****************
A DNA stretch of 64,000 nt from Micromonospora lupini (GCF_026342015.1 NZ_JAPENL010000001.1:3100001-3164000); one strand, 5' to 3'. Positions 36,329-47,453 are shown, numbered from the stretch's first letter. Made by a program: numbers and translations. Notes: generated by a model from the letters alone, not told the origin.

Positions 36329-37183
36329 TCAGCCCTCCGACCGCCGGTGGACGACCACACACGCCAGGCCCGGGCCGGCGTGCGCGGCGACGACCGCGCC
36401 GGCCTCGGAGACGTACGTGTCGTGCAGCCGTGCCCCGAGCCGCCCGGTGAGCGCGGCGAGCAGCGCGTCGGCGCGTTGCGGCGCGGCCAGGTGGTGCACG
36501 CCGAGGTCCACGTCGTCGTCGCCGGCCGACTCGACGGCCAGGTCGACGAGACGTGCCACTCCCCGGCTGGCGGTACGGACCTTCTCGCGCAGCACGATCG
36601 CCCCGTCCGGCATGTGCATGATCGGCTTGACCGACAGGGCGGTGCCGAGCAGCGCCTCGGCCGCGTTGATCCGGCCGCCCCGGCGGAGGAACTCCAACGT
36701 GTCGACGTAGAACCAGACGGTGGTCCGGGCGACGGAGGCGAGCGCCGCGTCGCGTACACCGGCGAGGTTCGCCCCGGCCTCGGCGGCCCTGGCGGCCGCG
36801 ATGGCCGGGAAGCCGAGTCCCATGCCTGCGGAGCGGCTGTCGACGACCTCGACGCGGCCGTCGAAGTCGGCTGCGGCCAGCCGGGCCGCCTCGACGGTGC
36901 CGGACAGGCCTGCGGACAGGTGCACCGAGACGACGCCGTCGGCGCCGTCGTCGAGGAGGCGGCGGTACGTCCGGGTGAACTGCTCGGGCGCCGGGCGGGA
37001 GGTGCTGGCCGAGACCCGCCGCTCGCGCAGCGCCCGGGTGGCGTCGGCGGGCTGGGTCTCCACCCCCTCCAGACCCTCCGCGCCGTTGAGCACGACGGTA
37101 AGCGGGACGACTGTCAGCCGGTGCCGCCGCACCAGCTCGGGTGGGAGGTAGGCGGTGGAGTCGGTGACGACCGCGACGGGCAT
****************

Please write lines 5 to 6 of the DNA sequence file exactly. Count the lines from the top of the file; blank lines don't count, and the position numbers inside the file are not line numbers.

36501 CCGAGGTCCACGTCGTCGTCGCCGGCCGACTCGACGGCCAGGTCGACGAGACGTGCCACTCCCCGGCTGGCGGTACGGACCTTCTCGCGCAGCACGATCG
36601 CCCCGTCCGGCATGTGCATGATCGGCTTGACCGACAGGGCGGTGCCGAGCAGCGCCTCGGCCGCGTTGATCCGGCCGCCCCGGCGGAGGAACTCCAACGT